Heroes of Orbis: Dr. Rosalind Stevens M.D. MPH

Medical retina and Retinopathy of Prematurity specialist, Dr. Rosalind Stevens, has been volunteering with Orbis for more than 20 years and is one of our longest-serving Volunteer Faculty members.

In 2011, she told Dartmouth Medical Magazine that traveling for Orbis International "is my real hobby, because for me it's fun."

It's thanks to people like Dr. Stevens - people who love travelling the world, working hard and sharing their unique skills - that we can improve the quality of eye car available around the world.

Skills & Expertise

When she’s not traveling the world sharing her skills, Dr. Stevens is Professor of Surgery Emerita at the Geisel School of Medicine at Dartmouth, New Hampshire, and in clinical practice as a Vitreo-retinal specialist in Ophthalmology.

She graduated from the Abraham Lincoln School of Medicine; University of Illinois at the Medical Center in Chicago in 1978, then completing her training in Ophthalmology at Pacific Medical Center, San Francisco, California, The Wilmer Institute of Johns Hopkins University, and Emory Eye Center, Atlanta, Georgia.

With 42 years of practice, Dr. Stevens is also a mentor examiner of the American Board of Ophthalmology and has received the American Academy of Ophthalmology achievement award.

Her specialties are:

Gallery: Dr. Stevens’ incredible work in action

Teacher & Trainer

Many of our global training projects have benefited from Dr. Steven’s skills & expertise - including the Rwanda International Institute of Ophthalmology in Kigali and in 2017, the Can Tho Eye Hospital and Can Tho Children’s Hospital in Vietnam working alongside local physicians to improve the neonatal care of premature infants.

Retinopathy of Prematurity project Vietnam

During her experience on the Retinopathy of Prematurity project, she told us: “One of the striking things I’ve noted this week in the training is that when I first came to Vietnam in 1997 the neo-natal units had three or four babies per incubator – and many of the babies were receiving 100% oxygen which turns out to be rather toxic to the retina. Since then there has been an aggressive effort to improve neonatal care in the intensive care unit.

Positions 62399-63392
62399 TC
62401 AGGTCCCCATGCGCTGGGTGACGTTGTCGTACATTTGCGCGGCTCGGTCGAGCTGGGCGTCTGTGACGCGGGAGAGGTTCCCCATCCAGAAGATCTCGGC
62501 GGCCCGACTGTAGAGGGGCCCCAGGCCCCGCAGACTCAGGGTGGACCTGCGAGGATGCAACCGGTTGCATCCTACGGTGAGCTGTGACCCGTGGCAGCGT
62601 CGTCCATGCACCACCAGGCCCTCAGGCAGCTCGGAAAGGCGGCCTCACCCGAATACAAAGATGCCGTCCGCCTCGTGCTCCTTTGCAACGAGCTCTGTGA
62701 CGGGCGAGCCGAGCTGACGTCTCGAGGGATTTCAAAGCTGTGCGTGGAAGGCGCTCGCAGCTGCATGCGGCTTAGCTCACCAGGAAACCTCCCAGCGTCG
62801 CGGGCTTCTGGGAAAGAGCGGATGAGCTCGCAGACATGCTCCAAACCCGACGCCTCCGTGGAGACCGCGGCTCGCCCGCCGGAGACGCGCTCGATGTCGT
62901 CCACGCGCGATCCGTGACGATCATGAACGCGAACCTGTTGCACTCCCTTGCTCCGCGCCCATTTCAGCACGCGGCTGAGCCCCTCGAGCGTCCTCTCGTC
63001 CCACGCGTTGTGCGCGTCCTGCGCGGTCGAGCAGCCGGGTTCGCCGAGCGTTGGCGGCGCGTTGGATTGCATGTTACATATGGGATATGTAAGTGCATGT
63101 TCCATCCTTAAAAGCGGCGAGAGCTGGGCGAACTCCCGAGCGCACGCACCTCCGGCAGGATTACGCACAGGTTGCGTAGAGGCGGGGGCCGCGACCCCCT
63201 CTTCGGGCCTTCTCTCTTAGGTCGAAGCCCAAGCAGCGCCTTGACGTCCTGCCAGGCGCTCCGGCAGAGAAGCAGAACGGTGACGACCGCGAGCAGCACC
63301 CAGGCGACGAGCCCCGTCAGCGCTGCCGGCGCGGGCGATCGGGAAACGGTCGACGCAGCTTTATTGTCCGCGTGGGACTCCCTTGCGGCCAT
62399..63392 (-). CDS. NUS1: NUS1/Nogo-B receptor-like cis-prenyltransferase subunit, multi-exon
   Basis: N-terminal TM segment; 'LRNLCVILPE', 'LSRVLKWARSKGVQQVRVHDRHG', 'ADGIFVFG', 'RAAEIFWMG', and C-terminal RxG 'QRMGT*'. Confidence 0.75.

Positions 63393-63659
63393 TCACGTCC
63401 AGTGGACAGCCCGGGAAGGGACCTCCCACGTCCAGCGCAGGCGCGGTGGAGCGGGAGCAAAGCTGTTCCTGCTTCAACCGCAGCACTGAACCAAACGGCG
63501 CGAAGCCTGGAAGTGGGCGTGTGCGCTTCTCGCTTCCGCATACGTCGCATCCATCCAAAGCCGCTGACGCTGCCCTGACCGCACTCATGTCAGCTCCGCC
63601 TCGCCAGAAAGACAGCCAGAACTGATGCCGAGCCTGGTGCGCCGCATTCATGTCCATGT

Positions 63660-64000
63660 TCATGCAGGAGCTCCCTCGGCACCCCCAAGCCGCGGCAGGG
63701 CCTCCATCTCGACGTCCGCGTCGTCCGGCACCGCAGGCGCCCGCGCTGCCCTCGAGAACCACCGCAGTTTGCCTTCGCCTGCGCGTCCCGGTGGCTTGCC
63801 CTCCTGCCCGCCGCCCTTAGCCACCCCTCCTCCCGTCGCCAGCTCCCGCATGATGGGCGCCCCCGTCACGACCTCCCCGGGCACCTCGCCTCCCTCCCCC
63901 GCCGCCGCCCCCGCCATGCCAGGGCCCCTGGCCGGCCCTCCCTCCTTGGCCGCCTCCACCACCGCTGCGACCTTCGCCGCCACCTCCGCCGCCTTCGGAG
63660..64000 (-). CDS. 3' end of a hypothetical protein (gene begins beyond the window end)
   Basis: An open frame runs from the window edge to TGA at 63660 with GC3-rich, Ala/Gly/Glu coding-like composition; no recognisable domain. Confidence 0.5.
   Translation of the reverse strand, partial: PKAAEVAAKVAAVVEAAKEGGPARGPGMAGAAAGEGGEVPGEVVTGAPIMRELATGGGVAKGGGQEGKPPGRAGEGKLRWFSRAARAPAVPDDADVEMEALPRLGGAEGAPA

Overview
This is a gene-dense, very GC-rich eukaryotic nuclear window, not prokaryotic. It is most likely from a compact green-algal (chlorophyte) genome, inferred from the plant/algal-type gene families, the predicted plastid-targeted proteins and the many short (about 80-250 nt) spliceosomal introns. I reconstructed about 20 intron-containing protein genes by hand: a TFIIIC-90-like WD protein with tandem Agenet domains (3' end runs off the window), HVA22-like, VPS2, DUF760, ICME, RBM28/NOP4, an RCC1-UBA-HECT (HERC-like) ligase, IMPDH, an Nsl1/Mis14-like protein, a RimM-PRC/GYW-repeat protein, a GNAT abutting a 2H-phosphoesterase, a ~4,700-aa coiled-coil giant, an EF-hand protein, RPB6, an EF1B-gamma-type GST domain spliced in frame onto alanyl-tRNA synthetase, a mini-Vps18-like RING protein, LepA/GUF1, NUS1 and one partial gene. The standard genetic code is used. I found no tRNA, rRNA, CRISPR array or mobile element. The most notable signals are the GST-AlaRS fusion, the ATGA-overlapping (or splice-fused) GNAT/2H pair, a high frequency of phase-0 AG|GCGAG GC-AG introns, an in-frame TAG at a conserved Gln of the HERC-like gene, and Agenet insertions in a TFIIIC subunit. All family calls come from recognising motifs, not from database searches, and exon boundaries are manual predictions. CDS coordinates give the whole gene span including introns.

“Today, when we toured the Can Tho General Hospital we could see each baby had their own ICU bed, and we saw additionally in the eye screening that the level of Retinopathy of Prematurity was not nearly as severe as what we had observed eight to ten to fifteen years ago.

"So, I can say that from a biologic and clinical point of view, the disease of Retinopathy of Prematurity – although still very serious – is much improved. We hope to work with our partners here in Can Tho during this week – as well as with other retina specialists across Vietnam – to prevent blindness from ROP over the near term.”

A baby is examined for Retinopathy of Prematurity in Binh Dinh, Vietnam

ROP screening of premature babies in Vietnam

Training the next generation of eye doctors in Rwanda

Reflecting on her fifth time in the Rwandan capital, Kigali, and the 4th year of leading an Orbis-supported Medical Retina Skills Course at the RIIO school of Ophthalmology, she told us about what inspires her to come back and keep teaching.

She said: “I keep returning to teach this course with Dr. Ciku Mathenge as I believe in its purpose to provide essential medical education to mid-career African ophthalmic teaching faculty who have gaps in their training. Plus, we've started to see results! Last year in Malawi I saw residents using indirect ophthalmoscopes in their clinic one year after we trained their Chief in our Kigali program!”

Speaking about the program’s ultimate goal, she said: “Although we have asked the new residents to listen to some of our lectures, our main purpose is training non-Rwandan mid career ophthalmology faculty from other sites in Africa to establish a training center of excellence and develop the medical retina training faculty across all residency programs.

She added: “To date we have trained physicians from Kenya, Malawi, Uganda, Tanzania, Burundi, Nigeria and South Sudan."

So what does training involve? She said: "Training includes wet labs and simulation followed by patient direct treatment for each trainee."

While Dr. Stevens is no stranger to our Flying Eye Hospital training programs, she relishes the opportunity to train teams in a hospital settings.

“I spend much more contact time with the trainees as there is generally much less time spent in transport from home base to teaching venue. There is generally a less crowded environment which makes communication with the trainees easier. Also in the typical hospital setting one is working in the everyday mileu that the trainee works in so it's more realistic from their point of view.”

Dr. Stevens, thank you for your ongoing commitment to providing quality eye care training so we can build a long-lasting eye care legacy for communities in places that need it the most.

Our Volunteer Faculty and medical staff are the heartbeat of our organization - we would be nothing without their skill and dedication to vision.

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Help our volunteers fight blindness in communities around the world

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